Family-owned businesses have been at the heart of the oil and gas industry for as long as its existed in Louisiana and the Gulf South. So many of today’s success stories began with just a man, a boat and a dream. Not all of them made it of course, but those that did have created a lasting legacy that’s still a vital part of the economic strength of the state. Despite the heady highs and devastating lows, many family-owned companies have endured and are now in the care of second, third and even fourth generations.
The Moncla family of Lafayette has a long history in the oil and gas industry. Family patriarch Cecil Guinn relocated the clan from Monroe to Jennings
in 1942 to take advantage of the new opportunities in the industry. He went on to sell tools in Houma for several years before being transferred to
Lafayette, where he decided to start his own company. In 1957, Guinn created Pelican Well Service and bought his first workover rig. The company grew
steadily over several decades; by the mid-70s Pelican had grown to 19 land rigs and two swab trucks.
Cecil and Virginia Guinn with their grandson,
Mike Moncla at the Pelican Well Service
office in 1972.
Virginia Guinn with a brand new
1,000 hp twenty-four hour workover rig on
display at the 1981 Louisiana Gulf Coast Oil
In 2015, Charlie Moncla was
selected as LAGCOE “Looey.”
“The Moncla Boys” from left to right,
Mike, Matt, Marc, and Buck in 2012
at their facility on the
Breaux Bridge Highway.
Mike Moncla continues the tradition
of supporting LAGCOE. He currently
serves on the Board of
Directors of LAGCOE and Moncla
Companies is a longstanding sponsor
of the organization as well
as the technical conference and
Guinn’s son-in-law Charlie Moncla joined the company in 1971, starting out as a roughneck. He would work his way all the way up to VP, helping his mother-in-
law Virginia run the company following Guinn’s death in 1977. Acting as president, Virginia successfully led the company for several decades before
deciding to sell the business and retire in 1992.
Charlie Moncla left Pelican in 1984 to start his own company, Moncla Well service, with only one rig and six employees. Though the 80s were lean
years for many in the industry, Moncla saw the opportunity to buy rigs on the cheap from failing manufacturers.
His business continued to thrive and he eventually brought several family members into the enterprise. His son Mike joined in 1993, followed by his brother Buck and another son, Marc, in 1996. Over the next decade, another of Charlie’s brothers, another son and two nephews would also join the company. By the early 2000s, Moncla companies had acquired 11 other companies and become the largest independent workover rig business in the country. They also added rig hauling trucks, eight inland barge rigs, a swabbing company (BOSS) and a drilling subsidiary.
But like many family companies, in 2007 Charlie Moncla decided the time was right to sell. With 53 rigs and nearly 1,000 employees, Moncla Companies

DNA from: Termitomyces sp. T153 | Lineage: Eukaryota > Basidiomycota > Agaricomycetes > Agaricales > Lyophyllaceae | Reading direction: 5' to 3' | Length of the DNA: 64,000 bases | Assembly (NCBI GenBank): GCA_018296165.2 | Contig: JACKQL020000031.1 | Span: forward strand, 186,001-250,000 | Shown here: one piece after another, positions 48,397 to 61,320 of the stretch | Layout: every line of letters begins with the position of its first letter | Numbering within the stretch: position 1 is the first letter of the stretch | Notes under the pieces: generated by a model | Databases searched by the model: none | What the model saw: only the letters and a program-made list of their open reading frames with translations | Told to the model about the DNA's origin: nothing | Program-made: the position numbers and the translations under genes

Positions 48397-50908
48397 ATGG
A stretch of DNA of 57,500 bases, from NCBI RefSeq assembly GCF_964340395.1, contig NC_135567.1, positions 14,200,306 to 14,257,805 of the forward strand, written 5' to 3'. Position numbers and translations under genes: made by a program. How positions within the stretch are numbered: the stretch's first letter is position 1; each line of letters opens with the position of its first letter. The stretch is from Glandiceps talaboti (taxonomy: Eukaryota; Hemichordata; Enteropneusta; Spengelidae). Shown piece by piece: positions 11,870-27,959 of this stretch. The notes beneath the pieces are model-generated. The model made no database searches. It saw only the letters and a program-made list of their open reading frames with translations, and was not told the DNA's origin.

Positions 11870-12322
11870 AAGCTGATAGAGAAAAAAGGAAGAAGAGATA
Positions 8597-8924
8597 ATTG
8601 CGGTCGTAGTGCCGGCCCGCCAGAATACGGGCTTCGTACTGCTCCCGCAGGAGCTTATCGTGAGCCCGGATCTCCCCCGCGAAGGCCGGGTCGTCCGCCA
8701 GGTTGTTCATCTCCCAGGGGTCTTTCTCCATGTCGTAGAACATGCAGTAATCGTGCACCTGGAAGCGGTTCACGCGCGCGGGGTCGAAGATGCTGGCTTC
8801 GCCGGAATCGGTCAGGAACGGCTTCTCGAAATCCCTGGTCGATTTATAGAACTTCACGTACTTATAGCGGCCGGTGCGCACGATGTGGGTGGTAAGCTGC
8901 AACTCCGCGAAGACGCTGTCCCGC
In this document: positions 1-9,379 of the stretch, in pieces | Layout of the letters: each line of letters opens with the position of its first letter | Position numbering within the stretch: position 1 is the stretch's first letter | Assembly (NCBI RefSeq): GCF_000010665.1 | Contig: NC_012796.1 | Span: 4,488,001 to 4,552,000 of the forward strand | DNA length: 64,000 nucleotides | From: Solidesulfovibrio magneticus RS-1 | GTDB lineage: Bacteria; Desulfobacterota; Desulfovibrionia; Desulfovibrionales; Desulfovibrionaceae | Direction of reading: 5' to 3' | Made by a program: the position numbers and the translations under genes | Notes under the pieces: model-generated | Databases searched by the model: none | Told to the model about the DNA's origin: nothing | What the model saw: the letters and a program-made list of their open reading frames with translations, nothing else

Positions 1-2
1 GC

had the perfect footprint for any strategic buyer looking for a presence in the region, and was soon acquired by Key Energy. The Moncla family
members would stay on and continue managing operations, now as Key Energy’s southeast division. But after a few years, Mike, Marc, Matt and
Buck Moncla decided to buy two parts of the original company back from Key Energy: Moncla Marine (barge fleet) and BOSS (swabbing operation).
The opportunity to revive their family company was too good to resist, and the Monclas would go on to acquire andgrow the business with additional
barges, land rigs and a Workover & Drilling subsidiary.
Rebranded as Moncla Energy Services, the company now includes Moncla Workover & Drilling, Moncla Marine, Moncla Offshore, Moncla Wireline, Moncla Slickline, BOSS, Moncla P&A, and Moncla Pressure Pumping. Though the company survived the BP disaster and moratorium with little trouble, the decline in oil prices that began in 2015 and other issues have presented the family with much tougher challenges.
Like other service providers, the new price environment has made it more difficult to continue operating profitably in many areas. Moncla has opted to shut down its barge rig division due to the low levels of activity and threat of coastal erosion litigation. The family company is instead investing in new land rig offices in Mississippi and West Texas and working to grow in those areas. From a peak of 633 employees in 2014, to as few as 240 in 2016, the company currently has about 375 employees.
Mike Moncla, President of Moncla Companies, points to the litigious climate of Louisiana as another factor inhibiting further growth here. “We would love to see our children be able to follow in what our grandfather started back in the 50s,” he said. Despite the uncertainties about the road ahead, Moncla takes comfort in knowing that whatever challenges the company may face, they’ll face it together, as a family. “We all want the best for the business — there’s great respect between us.”